Charlie Cope, a godly man, was indeed a miner and worked at The Lady pit. Teddy Teece had never been in the pits, to my knowledge, and worked during the war years for Pitman’s Sunshine Products, a food firm at Four Oaks. Joe Scragg worked as a driver for Collins, and Lander Cooper was an ambulance man. Lander lived in Beechtree Road, but his daughter, Ethel, married Sam Ensor, a slaughterman, moving to Hilda Hancox’s old house in Brownhills Road, taking posession of the old slaughter-house behind the property. Lander and his wife moved there in his old age.

Mr. Parker, another teacher was a miner and apparently lived to a good age. He lived in King Street. Sunday School hymnbooks were ‘Golden Bells’ but at the front was a blackboard with a large fold-back collection of hymns, large enough to read from the back of the hall.

Charlie Cope played the organ at both Sunday school and evening service. Choruses were popular at Sunday school, such as ‘I lost them on Calvary’s Hill’, ‘Running over, I am H-A-P-P-Y’.

A few years ago I made a disc of all the hymns and choruses I could remember from the 1930s, indifferent organ playing, of course, and sent it my sister in Worthing, to see how many she could remember…

Untitled 3

Flats now stand on the site of the builders merchants, and the House of Prayer has a new lease of life. Image from Google Maps.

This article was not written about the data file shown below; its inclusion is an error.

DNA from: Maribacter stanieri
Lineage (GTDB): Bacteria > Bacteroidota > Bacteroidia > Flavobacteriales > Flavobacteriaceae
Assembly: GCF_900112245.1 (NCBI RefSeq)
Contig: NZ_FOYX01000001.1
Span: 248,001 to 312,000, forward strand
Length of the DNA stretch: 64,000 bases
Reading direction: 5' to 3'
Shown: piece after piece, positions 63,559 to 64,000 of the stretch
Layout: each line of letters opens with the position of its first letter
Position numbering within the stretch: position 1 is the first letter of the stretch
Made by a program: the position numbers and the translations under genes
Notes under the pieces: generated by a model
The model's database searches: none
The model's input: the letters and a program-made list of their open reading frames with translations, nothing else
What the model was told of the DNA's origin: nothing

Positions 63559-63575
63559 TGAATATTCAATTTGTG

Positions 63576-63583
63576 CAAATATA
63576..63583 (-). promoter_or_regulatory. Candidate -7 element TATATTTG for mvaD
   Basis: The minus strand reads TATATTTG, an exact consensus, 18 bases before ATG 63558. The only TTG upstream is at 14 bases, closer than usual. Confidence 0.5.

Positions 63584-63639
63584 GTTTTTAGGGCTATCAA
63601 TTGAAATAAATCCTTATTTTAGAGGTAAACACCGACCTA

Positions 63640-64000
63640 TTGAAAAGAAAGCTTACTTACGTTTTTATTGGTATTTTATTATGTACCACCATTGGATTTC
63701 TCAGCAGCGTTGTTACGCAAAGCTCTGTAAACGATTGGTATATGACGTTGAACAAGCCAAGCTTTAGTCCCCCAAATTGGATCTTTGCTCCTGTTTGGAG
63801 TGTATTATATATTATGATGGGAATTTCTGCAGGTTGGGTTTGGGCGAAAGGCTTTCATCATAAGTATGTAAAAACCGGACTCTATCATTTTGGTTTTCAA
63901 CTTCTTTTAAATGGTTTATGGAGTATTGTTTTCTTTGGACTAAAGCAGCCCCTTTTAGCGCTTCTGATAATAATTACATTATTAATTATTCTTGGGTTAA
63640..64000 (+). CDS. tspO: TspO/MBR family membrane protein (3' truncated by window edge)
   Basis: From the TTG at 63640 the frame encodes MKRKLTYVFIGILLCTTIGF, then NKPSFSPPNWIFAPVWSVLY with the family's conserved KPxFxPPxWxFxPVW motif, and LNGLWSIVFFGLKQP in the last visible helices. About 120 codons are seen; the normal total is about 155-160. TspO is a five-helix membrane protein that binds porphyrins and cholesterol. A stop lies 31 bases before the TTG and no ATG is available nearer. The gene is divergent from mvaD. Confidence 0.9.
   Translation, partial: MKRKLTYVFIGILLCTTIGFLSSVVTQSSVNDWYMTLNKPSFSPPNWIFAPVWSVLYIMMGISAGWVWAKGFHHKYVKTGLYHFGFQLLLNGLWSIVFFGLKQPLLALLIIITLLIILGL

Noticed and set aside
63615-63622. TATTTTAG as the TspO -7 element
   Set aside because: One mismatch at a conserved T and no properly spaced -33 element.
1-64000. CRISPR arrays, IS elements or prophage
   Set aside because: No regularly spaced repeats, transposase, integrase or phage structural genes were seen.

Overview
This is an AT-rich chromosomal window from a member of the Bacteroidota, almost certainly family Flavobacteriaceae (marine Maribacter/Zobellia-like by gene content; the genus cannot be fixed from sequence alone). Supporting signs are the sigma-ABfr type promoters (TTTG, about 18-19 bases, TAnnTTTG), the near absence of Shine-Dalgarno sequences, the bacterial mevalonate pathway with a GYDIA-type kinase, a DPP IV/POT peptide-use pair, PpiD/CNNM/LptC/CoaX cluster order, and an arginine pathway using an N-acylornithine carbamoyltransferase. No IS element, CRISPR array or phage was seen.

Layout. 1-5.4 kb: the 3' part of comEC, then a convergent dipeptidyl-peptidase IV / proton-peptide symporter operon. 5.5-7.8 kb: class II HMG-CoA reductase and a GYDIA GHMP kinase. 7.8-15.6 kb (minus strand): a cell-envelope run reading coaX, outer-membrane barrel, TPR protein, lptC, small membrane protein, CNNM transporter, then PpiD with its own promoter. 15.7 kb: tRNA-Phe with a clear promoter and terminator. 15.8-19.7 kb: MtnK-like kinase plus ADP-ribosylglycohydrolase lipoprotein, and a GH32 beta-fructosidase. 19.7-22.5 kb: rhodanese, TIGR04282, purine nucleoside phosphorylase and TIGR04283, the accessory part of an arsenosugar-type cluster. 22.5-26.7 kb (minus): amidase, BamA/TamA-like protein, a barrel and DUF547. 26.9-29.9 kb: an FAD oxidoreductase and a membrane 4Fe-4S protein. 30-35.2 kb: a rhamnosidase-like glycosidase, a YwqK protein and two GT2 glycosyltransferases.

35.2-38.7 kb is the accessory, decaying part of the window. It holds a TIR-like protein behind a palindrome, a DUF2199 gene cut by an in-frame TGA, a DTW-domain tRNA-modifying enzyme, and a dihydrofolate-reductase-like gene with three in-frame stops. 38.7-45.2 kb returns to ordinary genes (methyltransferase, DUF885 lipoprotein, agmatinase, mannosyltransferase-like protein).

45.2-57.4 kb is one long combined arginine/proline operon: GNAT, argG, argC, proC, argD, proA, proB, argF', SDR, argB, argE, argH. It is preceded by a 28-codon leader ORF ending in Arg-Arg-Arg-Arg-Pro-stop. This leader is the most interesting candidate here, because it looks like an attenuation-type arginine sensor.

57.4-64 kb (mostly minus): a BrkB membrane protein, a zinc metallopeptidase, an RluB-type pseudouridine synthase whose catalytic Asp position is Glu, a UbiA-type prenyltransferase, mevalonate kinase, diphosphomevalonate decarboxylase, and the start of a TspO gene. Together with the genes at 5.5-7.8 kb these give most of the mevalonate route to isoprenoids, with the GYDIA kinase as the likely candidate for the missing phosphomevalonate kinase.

Spending money on Sunday was a sin, and there was notice telling scholars not to bring money to spend on sweets. Star Cards were issued and stamped with a star for normal attendance, ‘S’ for sick and ‘L’ for late. For years my attendance was 52 out of 52. There was an annual Sunday School Treat when after the tea party in the hall, we would go down to Wint’s field in Coppice Road for races and other activities.

The benches were made of red plush with one narrow backrest, leaving room for a smaller child falling asleep to slip down between the bench and the backrest. A loud bump and a frightened yell gave notice of this quite frequently!

The hall was lit by gas radiators, which was ample, even in winter. Most of the prayers were made by the Elders who prayed from the heart, no written prayers, but some would go on and on, until I was forced to open my eyes and look about.

Well, that seems all I can dredge up at the moment, David. If you old friend makes any more specific enquiries about the House of Prayer, let me know. Only too pleased to help.


David Oakley

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19 Responses to Bless this tiny house

  1. Dave Edwards says:

    Big Oaks from little acorns grow……Thanks

  2. Peter says:

    Even after Hodges had long gone I remember the “House of Prayer” was taken on by a couple of guys as a carpentry manufacturing type facility? This would have been around ’97 / ’98?

  3. Clive says:

    Some time around the year 2000 the Lee family were making concret fence posts and gravel boards etc in the old Chapel.

    • Pholop58 says:

      As I remember but not 100% sure didn’t they run what was called covernaters there I’m sure it was mr Tipper and his wife would of been the 70’s I remember that from they lived in Blakemore road can’t think of his wife’s name they had a son called Ian.

      • Emma says:

        Joe and Anita tipper. Anita died last year

        • Pholop58 says: